- Los Angeles Is the Latest City to Consider a Minimum Wage Hike
- Corporate Taxes Are 10 Percent of Federal Revenue, Down from 30 Percent
- Spare Tires Are Disappearing From New Cars
- Ask Stacy: How Am I Supposed to Live on Social Security?
- What If You Can’t Pay Your Medical Bills?
- IPhone 6 Is Expected to Include a Mobile Wallet
- SAT Tutor Caters to the Kids of the Very Wealthy
- Report: Students Should Beware of Campus Debit Cards
The American dream of owning a house is out of reach for a growing number of middle-class Americans.
A new report from real estate research firm Trulia shows that in the past year, mortgage rates have gone up and home prices have increased faster than incomes across much of the U.S., effectively pricing more people out of the housing market.
In the past year, the number of for-sale homes that are affordable to the middle class has dropped in 98 of the 100 largest metropolitan areas. Jed Kolko, Trulia’s chief economist, said:
More than 4 out of 5 homes for sale in Detroit and Cleveland are within reach of the middle class, compared with 1 out of 4 in New York and Los Angeles and 1 out of 7 in San Francisco. Middle-class affordability is worsening in expensive markets and won’t improve long-term without more construction.
A home is considered affordable by Trulia if its monthly costs (after a 20 percent down payment) – including mortgage, insurance and property taxes – are less than 31 percent of a region’s median household income.
The top five most and least affordable housing markets for the middle class, including the percentage of for-sale homes that middle-class Americans can afford to purchase, are as follows:
- Akron, Ohio – 86 percent.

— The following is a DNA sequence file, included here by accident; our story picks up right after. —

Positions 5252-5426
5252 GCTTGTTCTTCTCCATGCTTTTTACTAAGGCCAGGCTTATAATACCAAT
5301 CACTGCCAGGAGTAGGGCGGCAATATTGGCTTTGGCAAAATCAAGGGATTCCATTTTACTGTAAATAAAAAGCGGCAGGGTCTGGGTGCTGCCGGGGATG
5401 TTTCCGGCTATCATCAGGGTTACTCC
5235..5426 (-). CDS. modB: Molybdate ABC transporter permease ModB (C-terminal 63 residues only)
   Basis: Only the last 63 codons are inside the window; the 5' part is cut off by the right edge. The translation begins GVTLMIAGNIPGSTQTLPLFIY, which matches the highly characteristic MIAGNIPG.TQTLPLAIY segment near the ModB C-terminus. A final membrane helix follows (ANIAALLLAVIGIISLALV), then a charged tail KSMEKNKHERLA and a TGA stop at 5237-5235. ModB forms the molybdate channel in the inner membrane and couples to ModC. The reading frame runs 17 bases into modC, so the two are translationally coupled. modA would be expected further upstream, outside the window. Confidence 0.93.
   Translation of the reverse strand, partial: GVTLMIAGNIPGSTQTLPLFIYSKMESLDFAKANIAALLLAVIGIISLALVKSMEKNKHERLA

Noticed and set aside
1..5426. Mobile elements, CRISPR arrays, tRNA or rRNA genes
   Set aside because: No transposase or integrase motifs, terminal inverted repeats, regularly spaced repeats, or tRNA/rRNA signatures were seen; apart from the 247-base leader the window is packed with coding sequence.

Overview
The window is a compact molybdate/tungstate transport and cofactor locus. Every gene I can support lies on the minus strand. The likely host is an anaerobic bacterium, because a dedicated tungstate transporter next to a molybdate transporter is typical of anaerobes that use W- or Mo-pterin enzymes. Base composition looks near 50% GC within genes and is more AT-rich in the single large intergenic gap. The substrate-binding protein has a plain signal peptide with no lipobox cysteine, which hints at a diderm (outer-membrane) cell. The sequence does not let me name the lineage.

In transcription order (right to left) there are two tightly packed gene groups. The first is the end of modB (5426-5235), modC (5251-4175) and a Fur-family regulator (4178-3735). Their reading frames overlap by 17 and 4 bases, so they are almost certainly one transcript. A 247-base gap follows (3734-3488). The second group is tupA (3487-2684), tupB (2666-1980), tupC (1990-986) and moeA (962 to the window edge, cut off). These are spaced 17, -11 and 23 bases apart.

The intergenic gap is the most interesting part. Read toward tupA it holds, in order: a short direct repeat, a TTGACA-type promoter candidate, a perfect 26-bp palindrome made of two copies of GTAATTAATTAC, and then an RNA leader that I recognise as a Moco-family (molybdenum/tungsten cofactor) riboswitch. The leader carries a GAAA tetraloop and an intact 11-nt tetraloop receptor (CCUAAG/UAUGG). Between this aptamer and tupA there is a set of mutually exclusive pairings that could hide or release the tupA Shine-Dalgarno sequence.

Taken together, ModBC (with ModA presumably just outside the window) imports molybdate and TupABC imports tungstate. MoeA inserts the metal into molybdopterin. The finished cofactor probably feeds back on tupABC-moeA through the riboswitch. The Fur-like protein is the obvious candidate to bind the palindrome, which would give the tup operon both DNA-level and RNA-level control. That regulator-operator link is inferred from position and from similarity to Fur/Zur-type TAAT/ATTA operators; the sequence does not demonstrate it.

- Toledo, Ohio – 84 percent.
- Dayton, Ohio – 83 percent.
- Gary, Ind. – 83 percent.
- Columbia, S.C. – 82 percent.
- San Francisco – 14 percent.
- Los Angeles – 23 percent.
- Orange County, Calif. – 24 percent.
- New York City – 25 percent.
- San Diego – 28 percent.
Homeownership is a pipe dream for less educated Americans, according to Trulia. The study found that owning a home is out of reach for the less educated in the majority of the top 100 metros. Kolko said:
Even within a local market, affordability depends on where you land in the income distribution; and how much education you have often shapes your income today and in the future. In fact, your education level can matter as much as where you live when it comes to whether you can afford to buy a home.
So if you’re a middle-class American, your prospects for homeownership look pretty good in the Midwest, but you’ve been priced out of the market in much of California and the East Coast.
While this is bad news for many middle-class Americans, it could be worse. According to USA Today:
By historical standards, homes are still relatively affordable as the nation continues to recover from the 2007 housing crash. Nationally, home prices late last year were 20 percent above their 2011 nadir but 21 percent below their 2006 peak, according to CoreLogic Case-Shiller Indexes. … Interest rates remain low. And buying is cheaper than renting in all of the 100 metro areas, Trulia’s study found.
Does it surprise you that the middle class is being priced out of buying a home in many markets? Share your thoughts below or on our Facebook page.